It has been 8 years since the release of their monumental ‘Abrahadabra’, and the wait for new music albeit long was certainly worth it. On asking whether this long time gap between releases was intentional or not, Silenoz replies,
“Actually its a yes and no answer. We usually take a break after each touring cycle and this time around the break got a little bit longer but at the same time, we did kind of do it on purpose. We wanted to keep a low profile from the public eye to just do things in our time and in our temple with the new album. From the outside, it looks more dramatic than it was for us because we were just trying to shut the world out and concentrate on what we do. That was very important for us – to focus on our art and not get distracted by anything or any opinions. Things did get slightly delayed especially since we also had the orchestra DVD release which was a little late but everything worked out very well. Time flies by!”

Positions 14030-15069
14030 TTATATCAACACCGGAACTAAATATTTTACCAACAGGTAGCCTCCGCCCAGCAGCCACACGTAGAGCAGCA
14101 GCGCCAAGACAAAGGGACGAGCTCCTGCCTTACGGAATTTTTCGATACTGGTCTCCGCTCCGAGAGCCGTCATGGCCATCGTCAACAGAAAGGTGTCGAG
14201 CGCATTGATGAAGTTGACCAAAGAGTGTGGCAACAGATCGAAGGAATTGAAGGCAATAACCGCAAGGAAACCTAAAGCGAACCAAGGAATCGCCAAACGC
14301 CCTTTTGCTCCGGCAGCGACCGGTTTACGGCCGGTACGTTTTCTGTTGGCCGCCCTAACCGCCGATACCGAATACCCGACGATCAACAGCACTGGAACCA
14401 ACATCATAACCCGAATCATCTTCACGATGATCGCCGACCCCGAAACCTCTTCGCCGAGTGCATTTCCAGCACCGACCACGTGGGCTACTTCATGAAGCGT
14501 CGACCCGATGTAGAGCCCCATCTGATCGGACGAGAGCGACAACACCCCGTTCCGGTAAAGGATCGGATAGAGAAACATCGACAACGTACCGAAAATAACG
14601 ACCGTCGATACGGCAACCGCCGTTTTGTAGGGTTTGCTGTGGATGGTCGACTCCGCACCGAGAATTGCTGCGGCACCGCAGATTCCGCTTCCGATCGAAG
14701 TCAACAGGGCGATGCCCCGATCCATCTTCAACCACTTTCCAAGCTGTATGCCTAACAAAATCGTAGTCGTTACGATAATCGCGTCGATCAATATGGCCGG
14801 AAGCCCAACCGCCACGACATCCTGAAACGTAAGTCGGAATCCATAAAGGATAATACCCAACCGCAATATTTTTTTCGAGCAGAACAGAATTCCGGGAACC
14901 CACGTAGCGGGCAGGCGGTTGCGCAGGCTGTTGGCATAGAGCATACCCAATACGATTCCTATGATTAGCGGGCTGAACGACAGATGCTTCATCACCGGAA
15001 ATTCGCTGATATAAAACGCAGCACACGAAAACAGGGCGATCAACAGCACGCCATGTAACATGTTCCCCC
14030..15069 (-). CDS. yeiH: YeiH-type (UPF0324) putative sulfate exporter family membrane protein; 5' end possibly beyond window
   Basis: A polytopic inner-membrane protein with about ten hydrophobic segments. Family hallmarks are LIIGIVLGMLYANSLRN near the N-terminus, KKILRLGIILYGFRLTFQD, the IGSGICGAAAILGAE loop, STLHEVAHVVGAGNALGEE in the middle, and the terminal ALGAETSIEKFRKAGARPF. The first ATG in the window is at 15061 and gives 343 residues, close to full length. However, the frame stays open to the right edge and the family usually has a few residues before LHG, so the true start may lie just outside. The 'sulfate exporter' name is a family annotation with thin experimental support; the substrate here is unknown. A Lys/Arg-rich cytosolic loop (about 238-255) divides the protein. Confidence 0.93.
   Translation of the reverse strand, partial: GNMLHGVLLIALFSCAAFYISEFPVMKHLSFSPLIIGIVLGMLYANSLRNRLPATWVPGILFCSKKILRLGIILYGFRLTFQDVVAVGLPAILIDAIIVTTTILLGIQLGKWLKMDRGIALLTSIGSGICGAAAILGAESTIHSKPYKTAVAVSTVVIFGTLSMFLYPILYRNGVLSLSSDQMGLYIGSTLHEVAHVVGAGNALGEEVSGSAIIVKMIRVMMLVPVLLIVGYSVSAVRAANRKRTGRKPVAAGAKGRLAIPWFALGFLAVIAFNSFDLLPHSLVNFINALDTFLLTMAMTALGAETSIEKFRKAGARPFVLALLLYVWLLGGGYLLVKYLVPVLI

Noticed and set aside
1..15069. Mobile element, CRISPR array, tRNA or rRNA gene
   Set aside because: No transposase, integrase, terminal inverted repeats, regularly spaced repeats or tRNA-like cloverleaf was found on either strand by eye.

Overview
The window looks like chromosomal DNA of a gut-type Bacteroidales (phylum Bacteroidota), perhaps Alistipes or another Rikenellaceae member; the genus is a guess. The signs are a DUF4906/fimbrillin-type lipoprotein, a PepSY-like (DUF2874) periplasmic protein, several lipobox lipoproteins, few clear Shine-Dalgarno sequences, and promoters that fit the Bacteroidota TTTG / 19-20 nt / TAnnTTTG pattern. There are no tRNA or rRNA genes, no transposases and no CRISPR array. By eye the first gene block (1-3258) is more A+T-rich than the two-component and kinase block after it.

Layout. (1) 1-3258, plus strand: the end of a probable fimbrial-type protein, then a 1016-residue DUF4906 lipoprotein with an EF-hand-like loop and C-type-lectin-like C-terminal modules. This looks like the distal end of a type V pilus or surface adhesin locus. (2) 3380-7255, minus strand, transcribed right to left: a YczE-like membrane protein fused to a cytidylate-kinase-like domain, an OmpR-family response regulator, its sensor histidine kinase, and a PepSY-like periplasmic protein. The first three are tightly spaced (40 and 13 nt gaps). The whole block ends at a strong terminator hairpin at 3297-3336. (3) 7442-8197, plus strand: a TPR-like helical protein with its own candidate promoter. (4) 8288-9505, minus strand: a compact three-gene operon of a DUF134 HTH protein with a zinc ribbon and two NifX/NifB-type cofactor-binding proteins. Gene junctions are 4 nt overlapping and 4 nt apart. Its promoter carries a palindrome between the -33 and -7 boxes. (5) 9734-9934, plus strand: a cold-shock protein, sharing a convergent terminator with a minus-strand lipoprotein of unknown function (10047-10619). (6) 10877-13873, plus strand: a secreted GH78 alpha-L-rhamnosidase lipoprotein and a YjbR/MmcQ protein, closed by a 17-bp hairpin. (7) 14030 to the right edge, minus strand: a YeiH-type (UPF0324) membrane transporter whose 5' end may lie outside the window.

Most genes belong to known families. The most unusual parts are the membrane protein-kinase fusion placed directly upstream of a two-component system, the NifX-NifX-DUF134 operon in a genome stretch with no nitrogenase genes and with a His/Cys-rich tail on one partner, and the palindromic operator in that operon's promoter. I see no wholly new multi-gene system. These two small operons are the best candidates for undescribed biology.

Musically, this album was very spiritual in a way to me – the whole atmosphere and soundscape gave me a very oddly calming feeling and the idea that in some way,  the making of this album was some sort of a ritual for the band and that their music had a very for lack of a better word, enlightened vibe to it. “I totally agree with that – in fact, I think it’s a good general description of how the album sounds as well as actually, how the band has been functioning especially in the later years. A lot of things have changed of course over time but we wouldn’t be where we are today for a lot of sacrifice and effort. That’s how it’s supposed to be done – art shouldn’t come easy. You should put everything you have into it physically, mentally, and spiritually. It is a long journey and once you step onto that roller coaster you’re in for the long haul.  I guess what I’m trying to say is that’s what I hope comes forth through this album.”